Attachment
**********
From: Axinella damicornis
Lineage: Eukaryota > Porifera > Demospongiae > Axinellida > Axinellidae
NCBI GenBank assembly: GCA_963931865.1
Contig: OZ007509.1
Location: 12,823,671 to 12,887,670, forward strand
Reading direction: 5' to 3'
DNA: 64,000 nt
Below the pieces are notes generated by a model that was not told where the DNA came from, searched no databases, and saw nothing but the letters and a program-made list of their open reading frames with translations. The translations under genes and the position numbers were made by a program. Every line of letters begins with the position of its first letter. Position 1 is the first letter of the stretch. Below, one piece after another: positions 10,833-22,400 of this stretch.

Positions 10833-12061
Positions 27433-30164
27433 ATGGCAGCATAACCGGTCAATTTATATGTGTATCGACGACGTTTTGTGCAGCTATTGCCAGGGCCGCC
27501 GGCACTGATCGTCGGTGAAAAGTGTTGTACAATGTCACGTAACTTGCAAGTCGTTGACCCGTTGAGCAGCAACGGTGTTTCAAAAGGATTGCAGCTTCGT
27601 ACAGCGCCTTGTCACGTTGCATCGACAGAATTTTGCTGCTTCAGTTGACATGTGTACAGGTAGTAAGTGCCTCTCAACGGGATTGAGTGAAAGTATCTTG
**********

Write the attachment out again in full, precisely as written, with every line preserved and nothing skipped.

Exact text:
From: Axinella damicornis
Lineage: Eukaryota > Porifera > Demospongiae > Axinellida > Axinellidae
NCBI GenBank assembly: GCA_963931865.1
Contig: OZ007509.1
Location: 12,823,671 to 12,887,670, forward strand
Reading direction: 5' to 3'
DNA: 64,000 nt
Below the pieces are notes generated by a model that was not told where the DNA came from, searched no databases, and saw nothing but the letters and a program-made list of their open reading frames with translations. The translations under genes and the position numbers were made by a program. Every line of letters begins with the position of its first letter. Position 1 is the first letter of the stretch. Below, one piece after another: positions 10,833-22,400 of this stretch.

Positions 10833-12061
Positions 27433-30164
27433 ATGGCAGCATAACCGGTCAATTTATATGTGTATCGACGACGTTTTGTGCAGCTATTGCCAGGGCCGCC
27501 GGCACTGATCGTCGGTGAAAAGTGTTGTACAATGTCACGTAACTTGCAAGTCGTTGACCCGTTGAGCAGCAACGGTGTTTCAAAAGGATTGCAGCTTCGT
27601 ACAGCGCCTTGTCACGTTGCATCGACAGAATTTTGCTGCTTCAGTTGACATGTGTACAGGTAGTAAGTGCCTCTCAACGGGATTGAGTGAAAGTATCTTG